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TescoGate: UK investors could join US shareholders and fire legal action against senior chiefs

Published:  10 November, 2014

Tesco UK and European investors could join US shareholders in taking legal action against the beleaguered retail chain in the wake of its £263 million overstatement of profits.

Tesco UK and European investors could join US shareholders in taking legal action against the beleaguered retail chain in the wake of its £263 million overstatement of profits.

A class action lawsuit was filed at the end of October in the US which accuses Tesco and the two named defendants, former chief executive, Philip Clarke, and ex-chief financial officer, Laurie McIlwee, of making false and misleading statements and failing to "disclose the truth regarding the company's financial condition". This subsequently resulted in Tesco misstating is profits by £263 million.

The detailed lawsuit sets out the legal case against Tesco and in it names Dan Jago, the suspended head of beers, wines and spirits, as being one of the company's senior executives that has been told to step aside during what was an initial internal investigation and has now escalated to a full blown inquiry by the Serious Fraud Office.

The US lawsuit, which has been filed behalf of the Texas-based Irving Firemen's Relief and Retirement Fund, is looking to claw back money for US investors that bought Tesco's American Depository Receipts (ADRs) between February 2, 2014 and September 22, 2014.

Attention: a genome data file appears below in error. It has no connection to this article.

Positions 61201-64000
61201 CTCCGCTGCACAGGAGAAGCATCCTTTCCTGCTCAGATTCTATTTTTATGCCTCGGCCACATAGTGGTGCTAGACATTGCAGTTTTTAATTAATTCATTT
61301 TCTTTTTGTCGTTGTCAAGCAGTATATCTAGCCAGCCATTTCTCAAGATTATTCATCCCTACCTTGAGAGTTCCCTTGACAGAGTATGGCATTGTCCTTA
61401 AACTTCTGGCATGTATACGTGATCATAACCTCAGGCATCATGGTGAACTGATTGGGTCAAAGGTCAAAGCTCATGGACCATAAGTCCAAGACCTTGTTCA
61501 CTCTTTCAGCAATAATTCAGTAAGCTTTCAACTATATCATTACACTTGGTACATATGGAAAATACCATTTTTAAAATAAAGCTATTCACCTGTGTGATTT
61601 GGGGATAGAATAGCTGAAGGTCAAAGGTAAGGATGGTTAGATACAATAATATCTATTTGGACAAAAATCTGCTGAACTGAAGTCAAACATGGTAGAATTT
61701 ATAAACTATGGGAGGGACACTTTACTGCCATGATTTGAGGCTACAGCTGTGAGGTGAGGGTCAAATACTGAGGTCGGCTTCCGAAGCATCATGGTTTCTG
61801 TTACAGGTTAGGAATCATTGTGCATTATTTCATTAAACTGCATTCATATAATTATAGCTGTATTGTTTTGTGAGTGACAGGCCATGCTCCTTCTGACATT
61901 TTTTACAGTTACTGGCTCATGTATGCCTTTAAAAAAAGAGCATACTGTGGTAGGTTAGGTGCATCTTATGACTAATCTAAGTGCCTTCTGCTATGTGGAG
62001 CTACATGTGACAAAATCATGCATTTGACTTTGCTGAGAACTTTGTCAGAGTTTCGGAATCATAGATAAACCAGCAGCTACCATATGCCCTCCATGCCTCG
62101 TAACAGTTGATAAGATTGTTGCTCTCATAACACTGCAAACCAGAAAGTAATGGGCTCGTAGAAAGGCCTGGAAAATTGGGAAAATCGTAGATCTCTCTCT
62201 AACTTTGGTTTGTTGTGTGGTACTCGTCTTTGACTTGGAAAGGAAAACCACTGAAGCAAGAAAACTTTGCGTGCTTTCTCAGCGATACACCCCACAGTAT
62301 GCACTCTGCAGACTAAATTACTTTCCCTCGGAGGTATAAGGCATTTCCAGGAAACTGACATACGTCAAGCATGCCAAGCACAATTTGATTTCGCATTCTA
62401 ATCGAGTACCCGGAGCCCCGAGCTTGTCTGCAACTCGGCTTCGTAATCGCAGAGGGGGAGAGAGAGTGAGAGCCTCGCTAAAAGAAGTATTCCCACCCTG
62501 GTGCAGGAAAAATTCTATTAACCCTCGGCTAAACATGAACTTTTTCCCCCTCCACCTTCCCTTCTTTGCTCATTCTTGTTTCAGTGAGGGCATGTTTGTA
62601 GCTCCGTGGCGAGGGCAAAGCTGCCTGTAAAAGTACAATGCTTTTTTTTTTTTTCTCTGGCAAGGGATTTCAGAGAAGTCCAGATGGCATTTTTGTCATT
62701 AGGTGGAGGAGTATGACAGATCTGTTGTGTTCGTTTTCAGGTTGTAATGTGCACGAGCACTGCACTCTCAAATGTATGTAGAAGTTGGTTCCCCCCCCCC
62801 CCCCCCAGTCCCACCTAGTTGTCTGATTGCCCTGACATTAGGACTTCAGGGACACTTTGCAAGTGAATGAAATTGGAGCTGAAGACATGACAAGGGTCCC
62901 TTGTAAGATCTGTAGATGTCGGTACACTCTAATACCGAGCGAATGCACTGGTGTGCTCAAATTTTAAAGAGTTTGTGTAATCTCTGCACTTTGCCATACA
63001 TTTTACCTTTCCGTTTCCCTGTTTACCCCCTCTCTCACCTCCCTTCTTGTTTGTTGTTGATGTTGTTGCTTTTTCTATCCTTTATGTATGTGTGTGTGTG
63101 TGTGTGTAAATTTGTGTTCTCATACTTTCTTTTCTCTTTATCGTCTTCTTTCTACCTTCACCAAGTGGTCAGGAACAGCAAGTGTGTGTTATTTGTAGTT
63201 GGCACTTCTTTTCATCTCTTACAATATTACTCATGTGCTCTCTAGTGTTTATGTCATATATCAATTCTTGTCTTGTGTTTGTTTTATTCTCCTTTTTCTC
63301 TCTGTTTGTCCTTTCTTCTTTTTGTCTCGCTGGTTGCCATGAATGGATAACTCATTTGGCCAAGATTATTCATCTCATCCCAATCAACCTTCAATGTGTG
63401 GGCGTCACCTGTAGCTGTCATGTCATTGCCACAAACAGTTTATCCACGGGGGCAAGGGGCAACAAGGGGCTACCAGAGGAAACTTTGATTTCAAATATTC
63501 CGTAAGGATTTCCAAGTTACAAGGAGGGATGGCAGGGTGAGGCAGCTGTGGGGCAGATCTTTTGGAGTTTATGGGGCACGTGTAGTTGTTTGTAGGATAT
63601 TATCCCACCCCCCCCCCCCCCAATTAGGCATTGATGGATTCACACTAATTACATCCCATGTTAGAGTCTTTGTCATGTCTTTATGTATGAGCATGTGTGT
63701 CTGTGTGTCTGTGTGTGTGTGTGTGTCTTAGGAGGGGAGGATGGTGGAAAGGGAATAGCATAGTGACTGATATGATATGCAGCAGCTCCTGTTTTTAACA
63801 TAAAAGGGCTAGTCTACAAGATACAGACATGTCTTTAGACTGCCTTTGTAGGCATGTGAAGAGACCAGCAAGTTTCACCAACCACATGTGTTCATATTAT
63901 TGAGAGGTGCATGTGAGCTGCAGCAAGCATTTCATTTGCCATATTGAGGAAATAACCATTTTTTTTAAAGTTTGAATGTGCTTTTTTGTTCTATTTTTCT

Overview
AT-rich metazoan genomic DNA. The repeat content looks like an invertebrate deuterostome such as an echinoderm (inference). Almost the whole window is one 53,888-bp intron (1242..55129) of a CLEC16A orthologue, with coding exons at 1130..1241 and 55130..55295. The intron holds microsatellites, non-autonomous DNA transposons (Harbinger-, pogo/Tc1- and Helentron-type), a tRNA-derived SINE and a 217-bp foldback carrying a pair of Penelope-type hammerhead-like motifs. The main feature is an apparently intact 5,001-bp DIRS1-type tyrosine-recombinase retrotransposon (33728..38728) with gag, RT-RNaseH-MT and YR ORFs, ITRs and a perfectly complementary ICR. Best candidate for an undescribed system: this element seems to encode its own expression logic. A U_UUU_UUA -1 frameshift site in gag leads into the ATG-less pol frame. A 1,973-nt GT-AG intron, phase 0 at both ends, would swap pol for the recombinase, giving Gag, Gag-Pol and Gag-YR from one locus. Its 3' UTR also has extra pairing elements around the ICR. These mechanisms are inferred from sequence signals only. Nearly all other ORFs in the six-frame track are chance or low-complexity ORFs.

In the class action it states it is looking to "recover damages against Defendants for alleged violations of the federal securities laws under the Securities Exchange Act of 1934 (the "Exchange Act")."

UK investors in Tesco are not eligible to join the Irving class action, but it is understood some are considering a separate collective class action under UK law.

The Financial Times reported yesterday that US law firm Scott & Scott "is in talks with several European institutional investors about filing legal claims against Tesco". It is in talks with UK solicitors about potentially representing them.

David Scott, a partner at the law firm, told the FT: "There has been a tremendous amount of interest both in the US and among UK investors in obtaining more information about [Tesco].

"I have spoken to asset managers and pension funds in the UK and on the continent. Several European clients are asking us to look at their holdings and determine where the best forum for them to file a class action would be."

The misstatement of profits has seen the value of Tesco's share price plummet by half in a year and by 25% since September 1 hitting a low of 164p.

US law firms are clamouring to get American investors to join the class action.

The class action claims that "throughout the Class Period, the Company made false and/or misleading statements and failed to disclose material adverse facts about the Company's business, operations, and prospects. Specifically, Defendants made false and/or misleading statements and/or failed to disclose the truth regarding the Company's financial condition".

It continues: "The overstatement concerned specific treatment of commercial income and costs from UK suppliers as well as extra incentives, often called 'rebates,' that Tesco received from suppliers for hitting a certain level of sales or for support for promotions."

In section 48 of the US lawsuit it states that on October 14 "it had suspended three more executives amid an investigation in to the company's accounting practices. The three new executives were in charge of Tesco's UK food business: William Linnane oversaw the impulse-purchase unit; Dan Jago oversaw the wines and spirits; and Sean McCurley  oversaw the convenience store operations."

The lawsuit claims there could be potentially "hundreds or thousands of members in the proposed Class".  Investors have until December 22 to join the class action.